Solange wants music to stand the test of time
'I Decided' singer Solange has revealed she wants her music to inspire "young black girls" for the next five decades.
Solange wants her music to inspire "young black girls" for the next five decades.
The 32-year-old star unveiled her fourth album 'When I Get Home' last week, and she has revealed her goal of making "astounding work" which will stand the test of time.
She's quoted by The Guardian newspaper as saying: "I'm thinking about the possibility of maybe some young black girl in 20 years needing to reference a black sculptor who's making work that large, and in landscape like that, and the blessing and privilege [that] I might come up in that search.
"Of course, I want to make these massive landscapes and express these parts of me ... because it's beautiful, and I want to make astounding work. But I really want to make work to be discovered 50 years from now."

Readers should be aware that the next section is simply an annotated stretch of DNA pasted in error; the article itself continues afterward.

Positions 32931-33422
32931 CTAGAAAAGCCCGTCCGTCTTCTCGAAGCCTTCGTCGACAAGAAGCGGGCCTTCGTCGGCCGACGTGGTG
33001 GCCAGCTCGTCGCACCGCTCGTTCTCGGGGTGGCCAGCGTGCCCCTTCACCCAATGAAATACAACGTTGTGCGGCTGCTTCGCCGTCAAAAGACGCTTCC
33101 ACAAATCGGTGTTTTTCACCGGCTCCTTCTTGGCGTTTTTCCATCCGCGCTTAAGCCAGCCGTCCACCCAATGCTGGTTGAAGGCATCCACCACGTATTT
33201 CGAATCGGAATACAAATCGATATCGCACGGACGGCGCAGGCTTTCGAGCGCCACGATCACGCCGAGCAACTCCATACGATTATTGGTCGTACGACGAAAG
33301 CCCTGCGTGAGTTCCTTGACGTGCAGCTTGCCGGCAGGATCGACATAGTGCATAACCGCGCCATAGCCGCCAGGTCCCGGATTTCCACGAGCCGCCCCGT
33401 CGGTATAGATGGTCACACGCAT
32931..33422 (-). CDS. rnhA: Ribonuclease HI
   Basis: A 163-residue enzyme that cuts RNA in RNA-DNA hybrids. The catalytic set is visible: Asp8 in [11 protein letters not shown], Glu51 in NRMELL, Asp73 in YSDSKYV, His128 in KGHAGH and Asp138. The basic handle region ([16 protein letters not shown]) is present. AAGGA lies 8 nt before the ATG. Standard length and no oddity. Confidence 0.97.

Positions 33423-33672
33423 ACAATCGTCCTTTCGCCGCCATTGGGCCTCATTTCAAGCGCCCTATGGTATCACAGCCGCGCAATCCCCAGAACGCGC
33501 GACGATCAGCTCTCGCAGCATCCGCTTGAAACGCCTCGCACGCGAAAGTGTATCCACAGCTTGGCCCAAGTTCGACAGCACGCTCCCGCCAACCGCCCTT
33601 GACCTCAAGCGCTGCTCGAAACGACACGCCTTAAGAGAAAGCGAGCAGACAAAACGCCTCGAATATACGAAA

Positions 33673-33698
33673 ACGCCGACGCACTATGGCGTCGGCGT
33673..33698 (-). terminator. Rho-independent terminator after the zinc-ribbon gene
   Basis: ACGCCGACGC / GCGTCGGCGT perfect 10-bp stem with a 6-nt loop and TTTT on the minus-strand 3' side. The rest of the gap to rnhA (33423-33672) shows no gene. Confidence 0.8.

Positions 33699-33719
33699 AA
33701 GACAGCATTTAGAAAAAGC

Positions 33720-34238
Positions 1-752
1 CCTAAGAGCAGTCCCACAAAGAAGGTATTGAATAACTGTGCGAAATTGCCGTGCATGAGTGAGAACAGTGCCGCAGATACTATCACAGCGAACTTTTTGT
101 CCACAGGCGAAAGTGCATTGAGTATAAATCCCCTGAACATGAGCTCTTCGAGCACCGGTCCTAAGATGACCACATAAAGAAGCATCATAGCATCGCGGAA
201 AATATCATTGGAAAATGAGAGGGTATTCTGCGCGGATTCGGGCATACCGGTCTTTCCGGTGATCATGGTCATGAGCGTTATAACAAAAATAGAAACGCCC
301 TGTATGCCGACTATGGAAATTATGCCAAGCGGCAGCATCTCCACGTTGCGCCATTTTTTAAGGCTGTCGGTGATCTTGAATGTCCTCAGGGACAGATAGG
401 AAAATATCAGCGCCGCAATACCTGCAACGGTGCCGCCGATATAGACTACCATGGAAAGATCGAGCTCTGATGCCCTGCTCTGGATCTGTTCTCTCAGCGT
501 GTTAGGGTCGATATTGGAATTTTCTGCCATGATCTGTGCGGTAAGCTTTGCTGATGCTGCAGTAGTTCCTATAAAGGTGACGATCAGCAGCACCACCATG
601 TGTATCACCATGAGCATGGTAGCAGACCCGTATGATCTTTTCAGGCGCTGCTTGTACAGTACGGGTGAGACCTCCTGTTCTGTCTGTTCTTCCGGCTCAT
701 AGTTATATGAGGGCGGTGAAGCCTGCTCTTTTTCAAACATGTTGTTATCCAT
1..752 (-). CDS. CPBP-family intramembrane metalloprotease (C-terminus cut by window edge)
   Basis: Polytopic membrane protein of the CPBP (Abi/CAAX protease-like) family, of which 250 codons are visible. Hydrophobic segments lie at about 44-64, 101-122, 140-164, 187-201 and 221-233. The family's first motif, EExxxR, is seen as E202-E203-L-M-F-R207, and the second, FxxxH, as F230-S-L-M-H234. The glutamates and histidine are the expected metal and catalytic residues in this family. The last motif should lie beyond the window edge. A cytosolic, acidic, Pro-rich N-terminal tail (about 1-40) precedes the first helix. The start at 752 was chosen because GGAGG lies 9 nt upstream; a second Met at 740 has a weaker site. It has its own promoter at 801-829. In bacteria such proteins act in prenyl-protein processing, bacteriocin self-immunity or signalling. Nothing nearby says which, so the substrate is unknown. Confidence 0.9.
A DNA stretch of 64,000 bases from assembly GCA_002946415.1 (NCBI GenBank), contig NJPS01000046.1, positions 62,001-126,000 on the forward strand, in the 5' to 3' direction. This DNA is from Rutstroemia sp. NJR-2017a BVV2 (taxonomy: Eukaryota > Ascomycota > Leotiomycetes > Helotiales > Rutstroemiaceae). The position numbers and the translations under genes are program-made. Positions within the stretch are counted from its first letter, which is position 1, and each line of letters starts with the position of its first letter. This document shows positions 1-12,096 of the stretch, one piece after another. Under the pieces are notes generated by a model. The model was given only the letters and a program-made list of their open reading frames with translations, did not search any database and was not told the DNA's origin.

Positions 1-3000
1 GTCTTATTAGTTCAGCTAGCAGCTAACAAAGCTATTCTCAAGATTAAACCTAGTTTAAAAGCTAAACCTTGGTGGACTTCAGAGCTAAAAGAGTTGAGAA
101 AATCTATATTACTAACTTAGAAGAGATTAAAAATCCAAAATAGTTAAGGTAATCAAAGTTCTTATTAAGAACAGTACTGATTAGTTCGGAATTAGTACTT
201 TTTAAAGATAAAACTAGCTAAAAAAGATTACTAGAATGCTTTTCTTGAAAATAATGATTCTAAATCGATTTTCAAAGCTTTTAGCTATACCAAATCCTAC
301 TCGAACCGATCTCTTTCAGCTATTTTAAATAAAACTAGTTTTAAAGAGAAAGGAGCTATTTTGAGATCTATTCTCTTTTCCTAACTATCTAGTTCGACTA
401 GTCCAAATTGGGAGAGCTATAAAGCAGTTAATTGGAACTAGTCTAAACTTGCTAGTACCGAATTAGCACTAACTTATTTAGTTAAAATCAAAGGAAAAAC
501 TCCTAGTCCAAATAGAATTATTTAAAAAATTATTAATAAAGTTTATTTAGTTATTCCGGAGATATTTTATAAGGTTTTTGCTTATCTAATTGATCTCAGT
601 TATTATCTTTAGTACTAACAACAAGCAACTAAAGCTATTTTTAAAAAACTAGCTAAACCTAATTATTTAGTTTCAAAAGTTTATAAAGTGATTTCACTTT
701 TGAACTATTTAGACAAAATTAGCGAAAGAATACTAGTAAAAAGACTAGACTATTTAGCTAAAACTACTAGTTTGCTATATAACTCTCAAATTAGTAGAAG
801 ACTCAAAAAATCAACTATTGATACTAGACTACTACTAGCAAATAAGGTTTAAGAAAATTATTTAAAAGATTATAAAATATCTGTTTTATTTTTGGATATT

After releasing her previous LP 'A Seat at the Table', Solange - whose older sister is superstar Beyonce - spent a lot of time on the road, and returning to her hometown of Houston, Texas was what she needed to revitalise herself personally and professionally.
She explained: "I think any time you go through something like that, you crave ... things that remain the same.
"I know that at any given time in my life, I can come back here, to Houston, to third ward, and have these anchors.
"The longer I was here, the more these sort of things that might have been mundane to me, visually, started to really enrich me."
The resulting follow-up record is one that is more for the singer herself, rather than something accessible for everyone else.
She added: "I had so much to give on my last project while also needing to heal and work on myself," she says. "['A Seat at the Table'] was for everybody. I wanted it to be. And ['When I Get] Home' is for me."